Young Buyers Focus on Investment Properties to Build Wealth
Many under the age of 40 are looking at real estate as a means to generate income rather than looking for their own home to live in, a new survey shows.
A growing number of young adults are charting a different path toward building wealth through homeownership, prioritizing buying an investment property before a primary residence, according to a new survey by Mynd, a company that leverages technology tools to help investors buy, finance and manage single-family rental properties.
Forty-three percent of people younger than 40 say they are considering becoming “rentvestors,” who continue to rent their own home while shoring up income from an investment property, Mynd’s 2022 Consumer Insights Report shows. That compares to just 9% of baby boomers and 27% of Gen Xers who are using the same wealth-building strategy. Some first-time investors see this as an opportunity to make more money and better afford a lifestyle in larger, more expensive markets, the report notes.
“Young people are discovering that buying an investment property gives them the best of both worlds: They can live wherever they want, including cities where they can’t yet afford to buy, and still become property owners, which, as we learned in our survey, is still considered an important part of their American dream,” says Mynd founder and CEO Doug Brien. “Buying an investment property means they can go where their life, their work and their sense of purpose takes them without being tied down, and they can still benefit from the diversification, appreciation and tax benefits of real estate investing.”
As the economy teeters on the brink of recession, diversifying a portfolio may become a bigger priority for prospective buyers. Brien notes that many millennials, who came of age during the Great Recession in 2008, watched their parents and others face great financial loss because they were overleveraged on their mortgages. “This cohort is also more skeptical of the stock and bonds market,” Brien says.
But young adults appear optimistic about real estate’s long-term potential. Brien says he believes many of the younger people buying investment properties don’t necessarily view it as a step toward purchasing a primary residence but as an investment that will live alongside their home one day.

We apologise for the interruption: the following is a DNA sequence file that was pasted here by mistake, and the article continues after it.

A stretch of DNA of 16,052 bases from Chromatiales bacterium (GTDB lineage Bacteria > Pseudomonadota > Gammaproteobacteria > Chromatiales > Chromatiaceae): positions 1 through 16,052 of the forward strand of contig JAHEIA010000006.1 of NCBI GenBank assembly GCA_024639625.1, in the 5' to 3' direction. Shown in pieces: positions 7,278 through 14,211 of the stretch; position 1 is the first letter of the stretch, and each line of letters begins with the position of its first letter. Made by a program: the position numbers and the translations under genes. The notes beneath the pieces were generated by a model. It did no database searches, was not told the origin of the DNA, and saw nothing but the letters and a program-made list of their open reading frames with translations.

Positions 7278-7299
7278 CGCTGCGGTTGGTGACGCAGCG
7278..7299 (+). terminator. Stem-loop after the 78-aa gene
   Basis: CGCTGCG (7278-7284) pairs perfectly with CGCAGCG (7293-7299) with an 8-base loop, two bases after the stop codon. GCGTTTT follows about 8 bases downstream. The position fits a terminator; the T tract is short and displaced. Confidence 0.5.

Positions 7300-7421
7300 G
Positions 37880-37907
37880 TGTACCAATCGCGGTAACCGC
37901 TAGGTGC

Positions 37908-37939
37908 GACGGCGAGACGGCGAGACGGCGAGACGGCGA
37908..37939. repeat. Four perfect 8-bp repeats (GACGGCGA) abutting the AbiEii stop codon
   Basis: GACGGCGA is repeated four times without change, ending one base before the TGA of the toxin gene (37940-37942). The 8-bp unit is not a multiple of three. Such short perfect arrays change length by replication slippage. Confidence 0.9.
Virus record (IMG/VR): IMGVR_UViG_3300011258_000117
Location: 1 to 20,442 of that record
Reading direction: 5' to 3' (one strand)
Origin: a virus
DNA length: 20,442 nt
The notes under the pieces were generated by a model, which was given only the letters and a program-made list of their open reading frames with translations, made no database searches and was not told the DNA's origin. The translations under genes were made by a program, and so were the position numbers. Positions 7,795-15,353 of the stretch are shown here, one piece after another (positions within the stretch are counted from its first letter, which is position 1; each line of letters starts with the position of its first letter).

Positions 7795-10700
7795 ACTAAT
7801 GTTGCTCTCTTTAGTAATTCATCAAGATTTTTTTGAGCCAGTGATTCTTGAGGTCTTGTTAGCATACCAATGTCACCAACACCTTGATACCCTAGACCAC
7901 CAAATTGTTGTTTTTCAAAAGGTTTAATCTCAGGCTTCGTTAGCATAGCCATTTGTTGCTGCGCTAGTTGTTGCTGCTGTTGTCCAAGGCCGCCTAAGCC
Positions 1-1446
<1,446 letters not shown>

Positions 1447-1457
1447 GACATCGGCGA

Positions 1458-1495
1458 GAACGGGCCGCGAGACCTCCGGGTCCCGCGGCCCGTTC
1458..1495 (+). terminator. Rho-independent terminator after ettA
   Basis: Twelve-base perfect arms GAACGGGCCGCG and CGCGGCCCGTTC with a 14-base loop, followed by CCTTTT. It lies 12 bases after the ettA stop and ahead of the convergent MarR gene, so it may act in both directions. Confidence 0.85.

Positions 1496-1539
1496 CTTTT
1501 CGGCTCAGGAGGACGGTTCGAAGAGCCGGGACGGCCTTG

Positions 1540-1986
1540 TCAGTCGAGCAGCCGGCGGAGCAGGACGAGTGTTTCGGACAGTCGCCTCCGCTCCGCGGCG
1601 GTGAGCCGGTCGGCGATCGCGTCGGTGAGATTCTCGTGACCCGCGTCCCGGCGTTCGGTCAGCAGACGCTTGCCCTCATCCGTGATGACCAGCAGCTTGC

The Remote Investor
Remote investing is another trend helping more first-time investors take the leap. More than half of the properties Mynd manages are owned by out-of-state investors. The company has predicted that number to grow as technology makes it easier to buy and manage investment properties from afar. That doesn’t appear to be a scary thought to consumers: Seventy-two percent of the more than 1,000 survey respondents say they’d consider buying an investment property in a different city or state than where they live.
“For decades, the real estate investment class was seen as too complicated and intimidating for many consumers,” Brien says. “Fast forward to today: Consumers now have access to a slew of tools and platforms that demystify the real estate investment process.” He added that Mynd’s mission has been to help inspire a new crop of investors “who were previously too intimidated by real estate or were constrained to investments within commuting distance.”
Tech property management companies have been introducing tools to help novice and experienced investors alike find, finance, purchase and manage properties remotely.
As recession fears mount, single-family rental investments could grow into an even more attractive asset class, Brien says. “As inflation rises, rents are bound to rise, which increases potential cashflow for property owners.”
Twenty-eight percent of survey respondents say they’re considering purchasing an investment property now, despite the current economic climate. “As the Federal Reserve increases interest rates in an effort to tamp down inflation, that can impact demand for rental homes, too,” Brien says. “If it becomes more expensive for potential buyers to finance a purchase, fewer will be able to afford it. This will increase demand for single-family homes and create more upward pressure on rental prices.”